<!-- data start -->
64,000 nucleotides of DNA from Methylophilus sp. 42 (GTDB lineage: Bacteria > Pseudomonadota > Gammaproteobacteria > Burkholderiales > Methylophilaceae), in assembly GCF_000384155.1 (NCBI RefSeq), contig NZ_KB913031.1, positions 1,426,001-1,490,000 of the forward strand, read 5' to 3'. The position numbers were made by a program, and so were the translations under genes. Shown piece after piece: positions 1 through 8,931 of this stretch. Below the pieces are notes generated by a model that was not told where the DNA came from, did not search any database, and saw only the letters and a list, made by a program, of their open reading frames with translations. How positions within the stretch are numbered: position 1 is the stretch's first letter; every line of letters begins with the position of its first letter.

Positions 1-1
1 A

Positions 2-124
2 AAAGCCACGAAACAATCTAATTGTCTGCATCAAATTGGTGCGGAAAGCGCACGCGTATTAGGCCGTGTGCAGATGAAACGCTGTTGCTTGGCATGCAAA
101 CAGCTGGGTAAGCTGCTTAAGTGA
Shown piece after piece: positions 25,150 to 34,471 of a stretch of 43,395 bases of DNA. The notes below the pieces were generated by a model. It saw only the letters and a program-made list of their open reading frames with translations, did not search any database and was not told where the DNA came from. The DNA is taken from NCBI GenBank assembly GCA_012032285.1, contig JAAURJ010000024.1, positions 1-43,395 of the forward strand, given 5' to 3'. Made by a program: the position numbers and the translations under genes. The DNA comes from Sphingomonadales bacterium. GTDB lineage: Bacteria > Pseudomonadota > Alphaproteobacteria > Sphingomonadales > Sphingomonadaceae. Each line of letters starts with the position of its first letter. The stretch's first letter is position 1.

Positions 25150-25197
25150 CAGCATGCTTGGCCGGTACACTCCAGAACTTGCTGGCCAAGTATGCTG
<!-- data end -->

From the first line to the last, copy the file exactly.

64,000 nucleotides of DNA from Methylophilus sp. 42 (GTDB lineage: Bacteria > Pseudomonadota > Gammaproteobacteria > Burkholderiales > Methylophilaceae), in assembly GCF_000384155.1 (NCBI RefSeq), contig NZ_KB913031.1, positions 1,426,001-1,490,000 of the forward strand, read 5' to 3'. The position numbers were made by a program, and so were the translations under genes. Shown piece after piece: positions 1 through 8,931 of this stretch. Below the pieces are notes generated by a model that was not told where the DNA came from, did not search any database, and saw only the letters and a list, made by a program, of their open reading frames with translations. How positions within the stretch are numbered: position 1 is the stretch's first letter; every line of letters begins with the position of its first letter.

Positions 1-1
1 A

Positions 2-124
2 AAAGCCACGAAACAATCTAATTGTCTGCATCAAATTGGTGCGGAAAGCGCACGCGTATTAGGCCGTGTGCAGATGAAACGCTGTTGCTTGGCATGCAAA
101 CAGCTGGGTAAGCTGCTTAAGTGA
Shown piece after piece: positions 25,150 to 34,471 of a stretch of 43,395 bases of DNA. The notes below the pieces were generated by a model. It saw only the letters and a program-made list of their open reading frames with translations, did not search any database and was not told where the DNA came from. The DNA is taken from NCBI GenBank assembly GCA_012032285.1, contig JAAURJ010000024.1, positions 1-43,395 of the forward strand, given 5' to 3'. Made by a program: the position numbers and the translations under genes. The DNA comes from Sphingomonadales bacterium. GTDB lineage: Bacteria > Pseudomonadota > Alphaproteobacteria > Sphingomonadales > Sphingomonadaceae. Each line of letters starts with the position of its first letter. The stretch's first letter is position 1.

Positions 25150-25197
25150 CAGCATGCTTGGCCGGTACACTCCAGAACTTGCTGGCCAAGTATGCTG